Other versions of the bookmarks can easily be made for all the other other Post Kinds by replacing the two red highlighted portions of the code sample appropriately for each one. Specifically one should exchange bookmark with the name of the kind desired (all of them should be in lowercase) and replace with one’s own domain name.

For simplicity, I’m including a sample/template bookmarklet button below which can be dragged and dropped into most browser bars. Before using it, edit the JavaScript as described above and paste it into the URL box. I’m happy to help those who may have problems. I’ve included a screen capture of what all of them look like once they’re set up and configured with matching emoji added into the titles to assist in visual selection.

🔖 Bookmark

Perhaps I (or someone else enterprising) would contribute all this back into the plugin repository for Post Kinds so that these bookmarklets would be self-generated for plug and play usage within the admin interface for the plugin the way the bookmarklets are for the IndieWeb plugin’s PressThis bookmarklets, perhaps at /wp-admin/admin.php?page=kind_options.

A Post Kinds “Bookmarklet” for Mobile

For those who would like something similar to the above for use on mobile platforms (and particularly Android) I’ve written up some instructions below which allow one to use the Android app URL Forwarder to use the ubiquitous mobile “share” functionality from most pages and/or apps in a way similar to this bookmarklet functionality. (This is based in part on some work by Ryan Barrett and some work I’d written up for the Known CMS a while back.)

I’d suspect that there’s also a similar app for iOS, but I haven’t checked. If not available, URL Forwarder is open source on Github and could potentially be ported. There’s also a similar Android app called Bookmarklet Free which could be used instead of URL Forwarder.

Configuring URL Forwarder for Post Kinds

  1. Open URL Forwarder on your phone
  2. Click the “+” button to create a filter.
  3. Give the filter a name, “Bookmark” for the bookmark version. (See photo below.)
  4. Use the following entry for the “Filter URL” replacing with your site’s domain name:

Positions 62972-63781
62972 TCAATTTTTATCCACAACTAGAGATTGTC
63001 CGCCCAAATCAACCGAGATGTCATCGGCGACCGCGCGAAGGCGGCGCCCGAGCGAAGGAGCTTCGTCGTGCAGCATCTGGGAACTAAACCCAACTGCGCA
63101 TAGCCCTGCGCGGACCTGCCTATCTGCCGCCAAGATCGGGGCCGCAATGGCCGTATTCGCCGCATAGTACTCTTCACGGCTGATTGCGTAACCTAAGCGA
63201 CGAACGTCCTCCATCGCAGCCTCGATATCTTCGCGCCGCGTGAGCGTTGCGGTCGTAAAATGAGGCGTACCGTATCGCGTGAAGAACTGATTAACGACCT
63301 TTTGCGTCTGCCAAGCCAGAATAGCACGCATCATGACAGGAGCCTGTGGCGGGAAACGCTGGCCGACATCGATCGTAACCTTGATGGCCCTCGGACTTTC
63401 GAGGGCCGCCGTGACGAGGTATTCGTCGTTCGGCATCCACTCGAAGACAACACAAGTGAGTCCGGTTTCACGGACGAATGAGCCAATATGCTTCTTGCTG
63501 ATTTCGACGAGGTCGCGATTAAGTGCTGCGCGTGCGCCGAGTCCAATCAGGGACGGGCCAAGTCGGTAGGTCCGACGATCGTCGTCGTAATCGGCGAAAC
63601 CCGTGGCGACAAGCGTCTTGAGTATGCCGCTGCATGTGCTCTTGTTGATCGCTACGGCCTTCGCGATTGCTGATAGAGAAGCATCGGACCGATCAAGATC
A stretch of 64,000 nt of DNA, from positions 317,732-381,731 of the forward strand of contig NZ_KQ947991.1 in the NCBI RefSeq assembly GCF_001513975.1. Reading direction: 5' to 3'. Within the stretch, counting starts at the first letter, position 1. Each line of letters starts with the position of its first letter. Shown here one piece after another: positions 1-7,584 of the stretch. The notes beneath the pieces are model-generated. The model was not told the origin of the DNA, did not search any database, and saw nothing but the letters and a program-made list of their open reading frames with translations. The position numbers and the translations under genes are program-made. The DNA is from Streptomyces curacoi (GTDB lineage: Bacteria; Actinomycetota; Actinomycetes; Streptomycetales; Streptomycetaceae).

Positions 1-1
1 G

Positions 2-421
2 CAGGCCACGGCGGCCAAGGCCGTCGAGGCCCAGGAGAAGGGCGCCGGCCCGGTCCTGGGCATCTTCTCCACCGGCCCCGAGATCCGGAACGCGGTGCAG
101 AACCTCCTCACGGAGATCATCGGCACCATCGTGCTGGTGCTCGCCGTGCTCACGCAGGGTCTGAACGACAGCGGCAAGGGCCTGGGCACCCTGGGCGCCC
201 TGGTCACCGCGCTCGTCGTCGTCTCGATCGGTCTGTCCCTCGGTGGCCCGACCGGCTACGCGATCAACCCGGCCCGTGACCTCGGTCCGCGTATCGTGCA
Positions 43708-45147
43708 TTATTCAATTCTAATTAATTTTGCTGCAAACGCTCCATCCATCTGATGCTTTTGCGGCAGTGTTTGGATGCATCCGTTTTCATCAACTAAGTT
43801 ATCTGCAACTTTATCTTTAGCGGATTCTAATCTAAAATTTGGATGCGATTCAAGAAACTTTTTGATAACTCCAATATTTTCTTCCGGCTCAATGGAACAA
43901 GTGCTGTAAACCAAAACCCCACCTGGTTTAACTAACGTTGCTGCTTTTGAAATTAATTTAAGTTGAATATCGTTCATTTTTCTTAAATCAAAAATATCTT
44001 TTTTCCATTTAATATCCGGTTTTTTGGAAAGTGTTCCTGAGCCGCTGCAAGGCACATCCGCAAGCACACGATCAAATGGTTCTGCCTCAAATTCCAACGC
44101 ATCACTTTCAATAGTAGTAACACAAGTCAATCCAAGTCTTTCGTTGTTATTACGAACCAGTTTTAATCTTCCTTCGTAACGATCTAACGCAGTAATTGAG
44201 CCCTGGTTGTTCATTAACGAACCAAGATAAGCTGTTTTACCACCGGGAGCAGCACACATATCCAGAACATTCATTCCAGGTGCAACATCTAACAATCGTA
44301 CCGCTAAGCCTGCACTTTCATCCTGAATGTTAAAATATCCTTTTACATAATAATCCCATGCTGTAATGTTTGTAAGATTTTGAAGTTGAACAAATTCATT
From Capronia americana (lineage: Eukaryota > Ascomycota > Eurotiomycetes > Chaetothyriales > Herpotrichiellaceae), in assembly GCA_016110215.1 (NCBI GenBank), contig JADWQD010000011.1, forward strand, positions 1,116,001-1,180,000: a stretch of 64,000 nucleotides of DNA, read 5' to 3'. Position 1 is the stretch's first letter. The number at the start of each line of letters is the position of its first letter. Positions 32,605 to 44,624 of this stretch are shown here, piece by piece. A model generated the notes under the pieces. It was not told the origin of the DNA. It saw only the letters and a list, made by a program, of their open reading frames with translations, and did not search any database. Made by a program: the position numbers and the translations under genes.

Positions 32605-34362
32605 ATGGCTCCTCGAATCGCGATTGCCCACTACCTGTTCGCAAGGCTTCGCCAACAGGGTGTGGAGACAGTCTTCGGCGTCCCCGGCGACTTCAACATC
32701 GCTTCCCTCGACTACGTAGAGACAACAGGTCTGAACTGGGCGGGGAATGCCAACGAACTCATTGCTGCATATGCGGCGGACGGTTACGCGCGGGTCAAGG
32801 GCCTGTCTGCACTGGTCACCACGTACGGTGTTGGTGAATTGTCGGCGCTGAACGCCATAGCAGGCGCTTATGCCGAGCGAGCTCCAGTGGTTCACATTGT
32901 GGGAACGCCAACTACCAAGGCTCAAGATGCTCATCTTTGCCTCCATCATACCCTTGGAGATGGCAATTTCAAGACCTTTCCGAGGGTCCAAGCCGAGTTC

5. Leave the “Replaceable text” as “@url”
  6. Finish by clicking on the checkmark in the top right corner.
  7. Repeat the above for the other desired post types but replacing “bookmark” with the lower case names of those other types.

Simple right?

Creating a post via mobile

With the configuration above set up, do the following:

  1. On the mobile page one wants to bookmark, like, favorite, etc., click the ubiquitous “share this” mobile icon (or share via a pull down menu, depending on your mobile browser or other app.)
  2. Choose to share through URL Forwarder
  3. Click on the “bookmark” option just created above (or other option as necessary for the desired post type).
  4. Change/modify any meta data within your website administrative interface or add any additional thoughts and publish. (This part is the same as one would experience using the desktop bookmarklet.)

Happy posting!

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Lessons Learned from IndiewebCamp and WordCamp – David Shanske

Lessons Learned from IndiewebCamp and WordCamp by David ShanskeDavid Shanske (David Shanske)
For a little over two years, I have been involved in Indiewebcamp. This past weekend, for the first time in five years, I was able to attend WordCamp. WordCamp NYC was a massive undertaking, to which I must give credit to the organizers. WordCamp was moved to coincide with OpenCamps week at the United Nations, …